Thursday, April 11, 2024

On This Day in the Old West: April 12

 Today we’ll celebrate an event that made secretaries happy across the country: the invention of a truly portable typewriter. On April 12, 1892, Patent No. 472,692 was issued to George C. Blickensderfer of Stamford, Connecticut, for a “type writing machine.” The Blickensderfer Manufacturing Company eventually became one of the world’s largest typewriter manufacturers.

The concept of a mechanical typewriter dates back at least to 1714, when Englishman Henry Mill filed a vaguely-worded patent for “an artificial machine or method for the impressing or transcribing of letters singly or progressively one after another.” However, the first machine that actually worked was built by Italian Pellegrino Turri in 1808 for his blind friend Countess Carolina Fantoni de Fivizzano. The details and appearance of this typewriter are unknown, but specimens of letters written by the Countess on it still exist. 

Various inventors in Europe and the United States tried creating typewriters in the 19th Century, but successful commercial production only began with the “writing ball” of Danish Rasmus Malling-Hansen in 1870. This device looked a little like a pincushion. Much more influential, in the long run, was the Sholes & Glidden Type Writer, which began production in late 1873 and appeared on the American market in 1874.

The Sholes & Glidden typed only in capital letters, and it introduced the QWERTY keyboard, which is still with us today. This keyboard was designed, so they say, to separate frequently-used pairs of typebars so that the typebars would not clash and get stuck at the printing point. The Sholes & Glidden was a decorative machine, with painted flowers and decals. It looked a bit like a sewing machine, as it was actually manufactured in the sewing machine department of the Remington arms company. It had limited success, but its successor, the Remington, soon became a dominant presence in the typewriting industry.

The Sholes & Glidden, like many early typewriters, is an understroke or “blind” writer, where the typebars are arranged in a circular basket underneath the platen (the printing surface) and type on the bottom of the platen. This means the typewriter (typist) has to lift up the carriage to see her work. It wasn’t until 1891 when the Daugherty Visible became the first frontstroke typewriter to go into production. In this model, the typebars rest below the platen and hit the front of it. With the Underwood of 1895, this style of typewriter began to gain ascendancy.

George Blickensderfer’s typewriter used a radical, minimalist design that reduced the number of moving parts from 2,500 to 250, improving reliability and reducing the weight by one-fourth. It worked on the principle of a revolving type wheel and swapped the QWERTY “universal” keyboard for a proprietary DHIATENSOR keyboard layout. Blickensderfer claimed this layout was the best option for efficient typing, since it clustered the ten most popular letters used in the English language on the first row. This argument, however, didn’t catch on, and in order to remain competitive, Blickensderfer typewriters began offering universal keyboard layouts in the early 20th Century.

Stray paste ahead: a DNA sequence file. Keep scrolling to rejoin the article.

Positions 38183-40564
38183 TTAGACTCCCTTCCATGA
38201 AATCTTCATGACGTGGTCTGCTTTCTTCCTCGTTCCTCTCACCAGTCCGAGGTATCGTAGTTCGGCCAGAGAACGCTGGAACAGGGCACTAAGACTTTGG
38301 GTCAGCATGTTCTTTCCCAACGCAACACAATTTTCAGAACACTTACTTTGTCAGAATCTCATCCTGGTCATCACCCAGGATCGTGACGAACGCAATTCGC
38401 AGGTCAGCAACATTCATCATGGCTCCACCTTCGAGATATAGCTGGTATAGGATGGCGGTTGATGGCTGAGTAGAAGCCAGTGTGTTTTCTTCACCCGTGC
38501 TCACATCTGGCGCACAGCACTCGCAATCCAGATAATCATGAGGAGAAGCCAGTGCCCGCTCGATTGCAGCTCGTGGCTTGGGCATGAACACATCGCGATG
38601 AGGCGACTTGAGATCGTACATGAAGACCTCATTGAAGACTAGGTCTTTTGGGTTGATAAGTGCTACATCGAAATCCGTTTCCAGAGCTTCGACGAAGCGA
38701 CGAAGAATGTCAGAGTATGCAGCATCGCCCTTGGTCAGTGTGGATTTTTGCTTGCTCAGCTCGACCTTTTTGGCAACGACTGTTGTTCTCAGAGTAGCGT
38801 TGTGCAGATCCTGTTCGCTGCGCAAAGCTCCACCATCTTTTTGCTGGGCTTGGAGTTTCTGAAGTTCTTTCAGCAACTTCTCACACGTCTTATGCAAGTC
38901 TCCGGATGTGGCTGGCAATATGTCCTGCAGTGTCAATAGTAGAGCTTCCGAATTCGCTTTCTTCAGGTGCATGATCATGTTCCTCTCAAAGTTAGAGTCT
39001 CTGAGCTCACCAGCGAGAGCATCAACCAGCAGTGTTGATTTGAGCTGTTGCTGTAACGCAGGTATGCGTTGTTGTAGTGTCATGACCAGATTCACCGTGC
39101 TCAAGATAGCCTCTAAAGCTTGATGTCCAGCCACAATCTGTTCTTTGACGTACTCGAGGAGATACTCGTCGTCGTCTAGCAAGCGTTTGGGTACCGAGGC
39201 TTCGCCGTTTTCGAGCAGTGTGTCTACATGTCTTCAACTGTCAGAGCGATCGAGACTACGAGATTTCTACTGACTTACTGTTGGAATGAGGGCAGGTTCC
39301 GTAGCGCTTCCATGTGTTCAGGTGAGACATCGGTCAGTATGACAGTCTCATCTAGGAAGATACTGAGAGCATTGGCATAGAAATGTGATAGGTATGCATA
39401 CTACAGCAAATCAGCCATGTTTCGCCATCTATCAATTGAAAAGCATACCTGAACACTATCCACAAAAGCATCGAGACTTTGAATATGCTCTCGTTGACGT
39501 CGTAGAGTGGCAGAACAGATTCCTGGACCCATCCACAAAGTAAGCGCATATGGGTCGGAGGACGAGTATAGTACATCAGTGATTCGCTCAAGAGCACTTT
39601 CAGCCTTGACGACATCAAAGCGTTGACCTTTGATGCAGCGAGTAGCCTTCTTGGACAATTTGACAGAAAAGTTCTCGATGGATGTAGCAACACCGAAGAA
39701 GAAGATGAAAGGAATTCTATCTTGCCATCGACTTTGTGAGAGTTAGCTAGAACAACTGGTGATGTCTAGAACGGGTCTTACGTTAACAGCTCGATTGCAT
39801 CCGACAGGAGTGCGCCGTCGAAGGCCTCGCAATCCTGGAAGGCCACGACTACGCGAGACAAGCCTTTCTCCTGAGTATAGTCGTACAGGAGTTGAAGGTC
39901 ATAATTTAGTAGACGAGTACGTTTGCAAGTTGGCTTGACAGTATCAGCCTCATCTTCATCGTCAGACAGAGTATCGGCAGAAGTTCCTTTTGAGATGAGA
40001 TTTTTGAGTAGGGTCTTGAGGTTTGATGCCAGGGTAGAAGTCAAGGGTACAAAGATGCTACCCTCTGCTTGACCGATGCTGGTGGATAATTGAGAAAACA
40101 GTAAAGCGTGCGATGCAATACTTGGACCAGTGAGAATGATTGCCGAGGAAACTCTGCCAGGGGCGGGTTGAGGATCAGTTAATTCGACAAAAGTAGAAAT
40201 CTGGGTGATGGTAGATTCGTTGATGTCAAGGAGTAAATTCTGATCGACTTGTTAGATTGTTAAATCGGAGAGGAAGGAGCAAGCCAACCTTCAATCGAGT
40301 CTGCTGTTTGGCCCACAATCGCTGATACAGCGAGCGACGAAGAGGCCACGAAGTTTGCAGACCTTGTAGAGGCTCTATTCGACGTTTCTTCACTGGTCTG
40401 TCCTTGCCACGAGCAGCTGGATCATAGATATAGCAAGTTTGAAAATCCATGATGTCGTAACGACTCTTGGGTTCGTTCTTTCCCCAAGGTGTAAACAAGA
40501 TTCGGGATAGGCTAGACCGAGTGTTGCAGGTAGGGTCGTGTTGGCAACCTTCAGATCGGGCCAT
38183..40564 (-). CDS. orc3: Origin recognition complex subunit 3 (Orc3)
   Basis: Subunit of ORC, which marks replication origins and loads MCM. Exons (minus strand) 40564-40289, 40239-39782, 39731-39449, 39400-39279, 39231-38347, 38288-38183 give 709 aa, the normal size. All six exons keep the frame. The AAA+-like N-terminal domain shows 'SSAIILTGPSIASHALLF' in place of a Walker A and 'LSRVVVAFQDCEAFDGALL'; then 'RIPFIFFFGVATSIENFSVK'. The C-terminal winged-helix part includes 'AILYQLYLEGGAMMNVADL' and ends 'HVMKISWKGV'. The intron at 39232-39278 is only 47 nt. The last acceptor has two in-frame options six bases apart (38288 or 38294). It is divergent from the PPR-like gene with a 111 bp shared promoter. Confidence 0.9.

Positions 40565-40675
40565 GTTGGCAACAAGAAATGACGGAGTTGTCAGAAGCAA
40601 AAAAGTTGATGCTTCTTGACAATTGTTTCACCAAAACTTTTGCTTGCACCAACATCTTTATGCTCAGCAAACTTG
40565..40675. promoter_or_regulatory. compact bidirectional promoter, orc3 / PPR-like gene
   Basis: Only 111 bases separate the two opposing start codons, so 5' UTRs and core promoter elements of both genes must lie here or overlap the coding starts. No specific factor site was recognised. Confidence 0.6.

The ”Blick” portable typewriter was easier to produce, transport, and operate, and soon became an international bestseller. In order to keep up with demand, Blickensderfer opened a factory on Atlantic Street in Stamford in 1896. Thanks in part to his efforts, Connecticut became an international hub of typewriter manufacturing and home to some of the world’s most prolific typewriter companies, including Underwood and Royal. 

Your characters may not have been typewriters, which is what typists were called at that time, but they would probably have been exposed to typewritten business papers even if they weren’t familiar with the process involved in creating them. 


J.E.S. Hays

Tuesday, April 9, 2024

Waiting and Mad, by Charles Marion Russell (1899)


A real look into the internal workings of the mind of Charlie Russell, Cowboy Artist Extraordinaire, with this witty and wonderful picture, Waiting and Mad (1899).

People who have known me for some time have surely heard me say, “I’ve been married for 33 years and I’ve spent 27 of them waiting.”  As someone who regularly waits by the door, waits by the shower and waits in the car while my Much Better Half does whatever it is that he’s doing, the feeling in this picture is very familiar.  And I’m sure the look on my face is much the same.

Just to be upfront about it – I love this picture.   Though Charlie was merely a capable draughtsman of the human form, every detail of this picture speaks volumes.

The story is clear from the surroundings and the look of … sultry disgust on the Indian woman’s face.  Here is a beautiful and sexualized woman – notice the nearly exposed breast and the provocative curve of hip.  Her pallet is ready for company, but the fire in the foreground has grown cold (a witty joke), the dinner bowl is now empty, and the long pipe is cast aside and unused (ditto).  Like the wispy smoke from the dead fire, there is only a dissipating trace of something that was once hot.

Most delicious of all is the look on her face: a mixture of disappointment, fury, resignation and bored familiarity.  One has the distinct impression that this has happened before, and will probably happen again in the future.  And she knows it.

So … why do I like this painting so much?  Mainly because Charlie’s views on humanity were much smarter and commonsensical than the ways we are taught to think today.  Charlie knew many Native Americans in his time in the West, and genuinely liked them.  He was one of nature’s democrats – he judged people as individuals, and knew that, as groups, people are more alike than they are different.